Also, the concept is too broad. If a student has a 2/4 on “Law of Sines / Cosines,” how do you know which one to remediate?

“Quadrilaterals” is also too broad a concept. If a student has a 3/4 on “Quadrilaterals,” do you know what the student knows about quadrilaterals? Which ones she understands and doesn’t?

We decided “Linear Pairs of Angles” is too small a concept. If every concept were this granular, we’d have several hundred concepts to manage by semester’s end.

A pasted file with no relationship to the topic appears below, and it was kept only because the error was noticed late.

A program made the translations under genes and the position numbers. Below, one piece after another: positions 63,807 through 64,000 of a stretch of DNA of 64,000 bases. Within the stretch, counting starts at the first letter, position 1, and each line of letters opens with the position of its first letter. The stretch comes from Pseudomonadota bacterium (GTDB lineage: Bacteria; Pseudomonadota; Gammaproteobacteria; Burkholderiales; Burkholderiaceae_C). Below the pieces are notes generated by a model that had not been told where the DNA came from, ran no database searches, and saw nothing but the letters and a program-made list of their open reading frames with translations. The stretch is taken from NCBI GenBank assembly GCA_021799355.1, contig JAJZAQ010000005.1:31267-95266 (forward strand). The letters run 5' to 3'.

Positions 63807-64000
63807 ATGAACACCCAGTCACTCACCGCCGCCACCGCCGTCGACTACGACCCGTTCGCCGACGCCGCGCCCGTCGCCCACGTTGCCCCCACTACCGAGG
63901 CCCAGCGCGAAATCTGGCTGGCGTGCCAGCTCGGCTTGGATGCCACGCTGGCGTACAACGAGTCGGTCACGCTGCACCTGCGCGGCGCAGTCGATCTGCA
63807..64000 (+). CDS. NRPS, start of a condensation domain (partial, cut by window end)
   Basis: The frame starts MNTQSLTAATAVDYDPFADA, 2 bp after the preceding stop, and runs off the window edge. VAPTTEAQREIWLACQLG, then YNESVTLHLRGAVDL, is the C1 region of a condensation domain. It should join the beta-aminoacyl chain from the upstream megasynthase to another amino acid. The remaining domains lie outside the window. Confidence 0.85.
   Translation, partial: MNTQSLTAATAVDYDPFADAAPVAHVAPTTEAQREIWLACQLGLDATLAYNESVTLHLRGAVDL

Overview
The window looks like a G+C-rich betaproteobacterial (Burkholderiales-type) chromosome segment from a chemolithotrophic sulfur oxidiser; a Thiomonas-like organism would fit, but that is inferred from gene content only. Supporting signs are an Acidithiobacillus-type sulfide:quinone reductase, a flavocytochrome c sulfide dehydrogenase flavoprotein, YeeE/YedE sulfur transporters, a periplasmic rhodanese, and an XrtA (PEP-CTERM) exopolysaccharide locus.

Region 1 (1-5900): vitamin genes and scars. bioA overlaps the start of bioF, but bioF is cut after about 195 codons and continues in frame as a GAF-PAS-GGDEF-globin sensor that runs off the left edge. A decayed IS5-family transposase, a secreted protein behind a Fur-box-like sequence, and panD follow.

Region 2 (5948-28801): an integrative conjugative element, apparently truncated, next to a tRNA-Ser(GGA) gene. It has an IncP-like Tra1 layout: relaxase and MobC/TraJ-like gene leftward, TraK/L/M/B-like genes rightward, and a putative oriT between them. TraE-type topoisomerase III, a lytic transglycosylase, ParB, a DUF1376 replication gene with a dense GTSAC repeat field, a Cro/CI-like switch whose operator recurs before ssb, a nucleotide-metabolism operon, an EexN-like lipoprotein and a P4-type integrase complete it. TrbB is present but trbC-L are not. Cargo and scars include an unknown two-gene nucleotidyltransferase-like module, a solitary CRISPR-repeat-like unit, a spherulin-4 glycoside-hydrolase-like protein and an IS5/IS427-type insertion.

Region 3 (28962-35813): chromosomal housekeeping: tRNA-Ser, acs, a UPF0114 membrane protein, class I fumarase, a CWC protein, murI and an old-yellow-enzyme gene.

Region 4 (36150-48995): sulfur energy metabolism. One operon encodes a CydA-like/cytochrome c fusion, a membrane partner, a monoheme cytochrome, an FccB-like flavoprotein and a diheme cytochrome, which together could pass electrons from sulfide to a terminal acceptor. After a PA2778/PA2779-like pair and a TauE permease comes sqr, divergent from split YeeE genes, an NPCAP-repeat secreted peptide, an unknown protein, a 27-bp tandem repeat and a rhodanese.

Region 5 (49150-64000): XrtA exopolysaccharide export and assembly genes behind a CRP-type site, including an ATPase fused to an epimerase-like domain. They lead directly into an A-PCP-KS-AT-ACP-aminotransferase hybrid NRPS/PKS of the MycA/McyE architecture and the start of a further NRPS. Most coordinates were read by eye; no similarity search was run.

Madison, IN

I take these speaking jobs for three reasons.

  1. To maintain the tuna-casserole lifestyle to which I have become accustomed, even though I’m only bringing in the part-time research assistant money these days.
  2. To compel me to find better structures, metaphors, visuals, and exercises for communicating good curriculum design.
  3. For the helpful feedback and criticism the attendees offer.

These groups of grownups are my classroom for the foreseeable future. It’d be a waste of a blog if I didn’t share what I learned last weekend.